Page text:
•We’re not handicapped, warns CGS
•Kyari accuses depots of loading above the approved price
•MOMAN, DAPPMAN admit fault, pledge support
By Obas Esiedesa, ABUJA
The Federal Government yesterday read the riot act to petrol marketers, directing them to end all petrol smuggling out of the country or face stiff action from security operatives.
Speaking at a meeting convened by NNPC Limited in Abuja, the Chief of Defence Staff, General Lucky Irabor said the government “is not handicapped and will take alternative measures” if petrol queues fail to clear.
The meeting was attended by the Inspector General of Police, the Director of DSS, a representative of the EFCC, the downstream regulator and petroleum product marketers.
Gen. Irabor warned marketers that the chaos in the oil and gas industry was a major concern to the government and would not be tolerated any further.
According to him, actions would be taken against marketers which fail to adhere to the regulatory framework, as the scarcity was degenerating into a national security issue.
He told the marketers: “We believe that the solution (to the crisis) is in this room but more importantly to say that the government is not handicapped. I need to also indicate that there are alternatives. I need to also indicate that there is nobody who is insensible and so I have the mandate of Mr President to come to say that because it is a crisis of internal nature which of cause the police and other security agencies should meet but if it is getting across the threshold that affects our defence and security then we must know that the government is not handicapped. There is an alternative”, he warned.
Speaking earlier, the Group CEO of NNPCL, Mr Mele Kyari insisted that the ongoing petrol shortage across the country was not due to supply challenges.
Kyari disclosed that there were over 730 million litres of petrol in depots across the country and it was supplying an average of 65 million litres per day to marketers.
He pointed out massive smuggling of the products to neighbouring countries for the problem, insisting that downstream operators were responsible for the smuggling.
He accused depot operators of selling to filling station owners above approved ex-depot price,
According to him, “We do have a challenge of a very monumental proportion and the solution to this challenge is in this room. There is a crisis around fuel distribution and this has resulted in a number of issues which have taken a different dimension and are clearly unanticipated.
“The reality is that we are not dealing with a supply problem. As we speak now we have 831 million litres in marine and in the various depots we have up to 738 million litres of fuel in depots that are documented on all platforms”.
He noted that there was also enough diesel and aviation fuel in the country, adding that smuggling was at the root of the problem.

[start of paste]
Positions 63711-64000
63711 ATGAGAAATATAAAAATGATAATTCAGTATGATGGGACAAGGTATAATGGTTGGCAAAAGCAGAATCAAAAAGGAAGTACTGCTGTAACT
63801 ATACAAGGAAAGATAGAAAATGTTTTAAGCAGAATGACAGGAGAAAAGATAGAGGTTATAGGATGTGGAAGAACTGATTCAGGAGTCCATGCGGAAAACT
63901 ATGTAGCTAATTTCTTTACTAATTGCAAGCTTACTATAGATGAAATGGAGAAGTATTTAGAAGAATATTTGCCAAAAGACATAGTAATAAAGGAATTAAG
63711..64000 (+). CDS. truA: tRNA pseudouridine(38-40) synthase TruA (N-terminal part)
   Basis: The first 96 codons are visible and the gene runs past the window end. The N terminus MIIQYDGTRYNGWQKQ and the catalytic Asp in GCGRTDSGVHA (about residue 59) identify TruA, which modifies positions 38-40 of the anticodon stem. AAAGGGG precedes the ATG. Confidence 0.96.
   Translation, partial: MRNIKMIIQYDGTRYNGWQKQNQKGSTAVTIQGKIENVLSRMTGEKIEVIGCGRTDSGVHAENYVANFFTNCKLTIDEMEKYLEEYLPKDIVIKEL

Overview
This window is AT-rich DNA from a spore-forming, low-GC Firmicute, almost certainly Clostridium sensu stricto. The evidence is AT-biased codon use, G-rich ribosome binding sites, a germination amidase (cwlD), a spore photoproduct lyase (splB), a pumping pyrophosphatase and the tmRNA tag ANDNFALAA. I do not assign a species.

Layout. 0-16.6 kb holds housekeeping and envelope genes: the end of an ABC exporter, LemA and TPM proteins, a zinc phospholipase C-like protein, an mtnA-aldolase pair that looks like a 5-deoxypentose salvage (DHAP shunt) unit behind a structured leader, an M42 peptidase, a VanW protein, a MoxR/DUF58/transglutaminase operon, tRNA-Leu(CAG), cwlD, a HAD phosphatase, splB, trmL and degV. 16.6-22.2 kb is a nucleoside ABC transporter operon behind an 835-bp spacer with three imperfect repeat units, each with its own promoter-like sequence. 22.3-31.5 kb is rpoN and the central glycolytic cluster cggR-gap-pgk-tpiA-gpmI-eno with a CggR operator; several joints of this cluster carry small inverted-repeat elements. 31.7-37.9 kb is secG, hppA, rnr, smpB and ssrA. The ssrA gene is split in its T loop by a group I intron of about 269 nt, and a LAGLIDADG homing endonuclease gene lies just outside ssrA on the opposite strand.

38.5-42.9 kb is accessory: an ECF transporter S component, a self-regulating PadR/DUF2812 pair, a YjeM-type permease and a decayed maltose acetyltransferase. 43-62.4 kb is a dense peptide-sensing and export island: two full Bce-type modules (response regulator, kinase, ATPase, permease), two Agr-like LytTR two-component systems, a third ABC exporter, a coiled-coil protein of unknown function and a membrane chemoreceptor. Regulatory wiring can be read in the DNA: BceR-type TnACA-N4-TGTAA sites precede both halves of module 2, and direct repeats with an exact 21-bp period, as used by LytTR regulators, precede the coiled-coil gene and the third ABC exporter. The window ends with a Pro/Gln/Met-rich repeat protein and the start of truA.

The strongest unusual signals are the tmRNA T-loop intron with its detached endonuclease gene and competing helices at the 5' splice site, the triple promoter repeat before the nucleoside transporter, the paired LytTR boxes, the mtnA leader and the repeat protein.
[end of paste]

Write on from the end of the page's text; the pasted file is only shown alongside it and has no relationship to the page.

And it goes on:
“There is no shortage of fuel going into the market. They may be at the wrong destination. Nigerian fuel is smuggled to other countries and this is not a secret and can only be done by all of us in this room or people connected to us or people buying from us”, he declared.
On their part, the Major Oil Marketers Association of Nigeria, MOMAN, and Depot and Petroleum Products Marketers Association of Nigeria, DAPPMAN, admitted that they could not vouch that their members were not engaged in the sharp practice and trying to exploit the problem to make quick money.
Former MOMAN Chairman, Mr Adetunji Oyebanji who apologized to Nigerians for the fuel crisis said the current shortage was the longest and most complex in the industry.
“Once a crisis starts you get into the realm of sharp practices and the whole value chain becomes a problem. Frankly, I cannot stand here and say every single station, every single truck, a customer that I have, I can vouch for every single litre. That is virtually impossible”, he added.
On her part, the Chairman of DAPPMAN, Winifred Akpani said the operators have failed Nigerian consumers with the ongoing crisis.
She warned that although there was a distribution and price problem, urging the government to deregulate the market. She also warned depot owners that anyone caught selling above ex-depot price would face government sanctions.
Briefing journalists after the meeting, NNPCL GCEO, Mele Kyari said the operators have agreed to work together to resolve the distribution challenges, adding the issues raised by the marketers would be addressed by the company and the regulator.
“And this engagement has enabled us to agree with the marketers to make sure that wherever is designated to take the product, it gets to that location, and also the government security agencies will do everything possible to ensure enforcement including the required regulatory control”, he added.
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